Feature Article by The Alström Bros / 10-03-2001
First published in: Boston's Weekly Dig
Light beers. Many drink them as they truly believe that there is some "health benefit" in drinking a lower calorie beverage. That they might avoid expanding that unjustly named excuse for a bloated gut. Some, even drink light beers as they appreciate the flavour and lightness. Well bullocks to all of that!
First let's discuss how some light beers are made.
Many breweries add enzymes -- usually derived from fungi -- to aid in breaking down unfermentable dextrins that would normally be left in the finished beer. Tweaking mashing techniques, fermenting at high temperatures, and aiming for high original gravities (a measure of sugar in solution) are other methods often applied, in conjunction. To boot, the vast majority of mega-breweries also add adjuncts like rice and corn in their beers (cheaper than malt and produce highly fermentable yields). For instance Budweiser is said to have 30% rice in it. If we wanted to drink sake, we'd break out the thimble sized mugs and go to town on the real stuff!
Anyway, these dextrins are responsible for much of the malt flavour and aroma in finished beer, however in the case of light beer will get converted into alcohol and carbon dioxide by the yeast - which also uses energy/calories to convert. Light beer brewers want to break down these unfermentable carbohydrates as much as possible as they will contribute around 4 calories per gram. Okay ... Now you are left with alcohol and its calories (essentially malt liquor - a strong tasteless beer)! In fact, beer gets most of its calories from alcohol, around 7 calories per gram. So how do you think they get rid of all the calories from the alcohol? They don't. Many light brewers, depending on the specific brewing method, will then dilute the beer with water to hit a desired gravity. End result = less calories.
Bottom line is that the vast majority of light beers have been watered down. While they contain only slightly less alcohol, the carbohydrates have been cut in some cases well beyond half. Unfortunately they have also been stripped of their flavour, aroma and body as a result. And, as the alcohol content is only slightly less, the overall calorie difference between a regular beer and its light beer counterpart ... well, it is hardly worth worrying about. Why? As stated, beer gets most of its calories from alcohol. Example:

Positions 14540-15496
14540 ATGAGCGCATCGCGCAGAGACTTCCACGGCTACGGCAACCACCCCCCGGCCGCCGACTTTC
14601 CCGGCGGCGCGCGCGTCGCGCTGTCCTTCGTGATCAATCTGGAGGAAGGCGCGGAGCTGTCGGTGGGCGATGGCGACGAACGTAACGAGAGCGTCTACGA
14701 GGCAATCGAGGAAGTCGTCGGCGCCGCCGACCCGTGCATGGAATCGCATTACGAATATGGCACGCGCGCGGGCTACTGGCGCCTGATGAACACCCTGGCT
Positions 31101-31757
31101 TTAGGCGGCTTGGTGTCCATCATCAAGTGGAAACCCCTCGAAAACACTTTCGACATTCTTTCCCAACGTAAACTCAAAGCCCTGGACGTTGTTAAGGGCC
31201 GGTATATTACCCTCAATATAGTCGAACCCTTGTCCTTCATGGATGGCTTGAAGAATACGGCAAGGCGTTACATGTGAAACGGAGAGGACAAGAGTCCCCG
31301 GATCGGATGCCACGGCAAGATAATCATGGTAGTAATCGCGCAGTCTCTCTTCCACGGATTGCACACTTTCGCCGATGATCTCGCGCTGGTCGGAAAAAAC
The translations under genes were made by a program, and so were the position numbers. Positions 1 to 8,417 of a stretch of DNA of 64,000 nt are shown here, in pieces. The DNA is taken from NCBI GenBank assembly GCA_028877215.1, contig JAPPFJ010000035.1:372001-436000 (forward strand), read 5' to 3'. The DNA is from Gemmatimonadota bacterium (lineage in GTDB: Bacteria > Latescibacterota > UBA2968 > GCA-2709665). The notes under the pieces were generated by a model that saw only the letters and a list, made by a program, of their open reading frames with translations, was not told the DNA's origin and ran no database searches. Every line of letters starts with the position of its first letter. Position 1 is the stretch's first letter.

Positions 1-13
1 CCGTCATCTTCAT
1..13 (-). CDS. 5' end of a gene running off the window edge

(12oz) (ABV %) Calories Carbs (g)
Budweiser 4.9 143 10.6
Bud Light 4.2 110 6.6
Miller High Life 4.6 144 13.1
Miller Lite 4.2 96 3.2
Coors Original 5.0 148 11.3
Coors Light 4.2 105 5.0
Corona Extra 4.6 148 n/a
Corona Light n/a 105 5.0
Guinness Draft 4.1 120 n/a
As you can see Bud and Bud Light differ by only 33 calories. The average person can burn that off in about 30 minutes of sleep, or during a 10 min walk. Hell, by the time you are finished with this article ... it's gone baby!
So what is the benefit? Well here is the thing ... there is none. Not really. It is all more or less a marketing mind-fuck. What you gain in way of less calories you lose in a major way with flavour, aroma and body. True, carbs get converted to fat, but this only happens when your body converts carbohydrates into glucose (cell energy) and glycogen (its stored form in your liver and muscles) and runs out of use for, or room to store, it. The amount of carbs in beer is very small anyway and they are good carbs (not derived from fat, and simple carbs that your body can break down quickly into energy).
Our BeerAdvocate advice: Live a little. Do not sacrifice taste for something that you will burn off in your sleep anyway. Had a few more beers than expected? Just quit your crying fatty and sleep in the next morning or go for a walk. You were probably fat before you began drinking beer anyway.
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